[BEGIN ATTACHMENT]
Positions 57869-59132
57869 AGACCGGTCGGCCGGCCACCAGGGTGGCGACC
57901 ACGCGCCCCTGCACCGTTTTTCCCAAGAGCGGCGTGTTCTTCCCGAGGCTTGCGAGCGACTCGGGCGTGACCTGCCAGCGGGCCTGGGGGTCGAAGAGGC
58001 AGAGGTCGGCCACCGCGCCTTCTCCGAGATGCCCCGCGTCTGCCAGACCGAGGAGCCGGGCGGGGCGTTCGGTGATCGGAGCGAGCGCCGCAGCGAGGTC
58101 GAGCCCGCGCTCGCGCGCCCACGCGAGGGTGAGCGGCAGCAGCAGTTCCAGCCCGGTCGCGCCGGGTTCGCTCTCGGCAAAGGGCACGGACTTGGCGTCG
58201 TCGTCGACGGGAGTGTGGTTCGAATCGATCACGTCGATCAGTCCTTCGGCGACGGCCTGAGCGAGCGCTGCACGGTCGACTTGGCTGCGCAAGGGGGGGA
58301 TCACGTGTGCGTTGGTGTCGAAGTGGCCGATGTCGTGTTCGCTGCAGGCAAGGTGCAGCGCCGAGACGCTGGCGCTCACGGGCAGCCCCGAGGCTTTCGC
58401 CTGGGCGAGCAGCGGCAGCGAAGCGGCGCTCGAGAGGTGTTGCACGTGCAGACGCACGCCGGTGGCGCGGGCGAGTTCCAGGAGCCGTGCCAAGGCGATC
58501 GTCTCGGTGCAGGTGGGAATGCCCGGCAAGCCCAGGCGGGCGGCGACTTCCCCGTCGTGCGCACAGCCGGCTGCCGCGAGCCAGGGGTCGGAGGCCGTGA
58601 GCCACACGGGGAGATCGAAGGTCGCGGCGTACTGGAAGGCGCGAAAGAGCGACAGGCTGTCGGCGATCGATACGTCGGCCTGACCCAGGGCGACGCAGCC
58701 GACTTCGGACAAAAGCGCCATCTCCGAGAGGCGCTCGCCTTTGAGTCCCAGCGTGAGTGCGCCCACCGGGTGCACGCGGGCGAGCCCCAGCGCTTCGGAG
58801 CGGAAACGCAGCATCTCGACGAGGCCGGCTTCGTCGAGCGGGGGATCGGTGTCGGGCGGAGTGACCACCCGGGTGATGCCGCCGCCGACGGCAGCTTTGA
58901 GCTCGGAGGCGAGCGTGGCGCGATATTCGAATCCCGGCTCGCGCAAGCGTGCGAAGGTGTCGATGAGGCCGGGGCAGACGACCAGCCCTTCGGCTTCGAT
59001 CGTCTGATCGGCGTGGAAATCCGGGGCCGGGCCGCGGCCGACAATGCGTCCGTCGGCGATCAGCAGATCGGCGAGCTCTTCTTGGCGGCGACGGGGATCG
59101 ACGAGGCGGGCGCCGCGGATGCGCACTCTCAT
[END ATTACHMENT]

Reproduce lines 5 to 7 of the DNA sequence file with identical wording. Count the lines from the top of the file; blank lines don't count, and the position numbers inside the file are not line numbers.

58101 GAGCCCGCGCTCGCGCGCCCACGCGAGGGTGAGCGGCAGCAGCAGTTCCAGCCCGGTCGCGCCGGGTTCGCTCTCGGCAAAGGGCACGGACTTGGCGTCG
58201 TCGTCGACGGGAGTGTGGTTCGAATCGATCACGTCGATCAGTCCTTCGGCGACGGCCTGAGCGAGCGCTGCACGGTCGACTTGGCTGCGCAAGGGGGGGA
58301 TCACGTGTGCGTTGGTGTCGAAGTGGCCGATGTCGTGTTCGCTGCAGGCAAGGTGCAGCGCCGAGACGCTGGCGCTCACGGGCAGCCCCGAGGCTTTCGC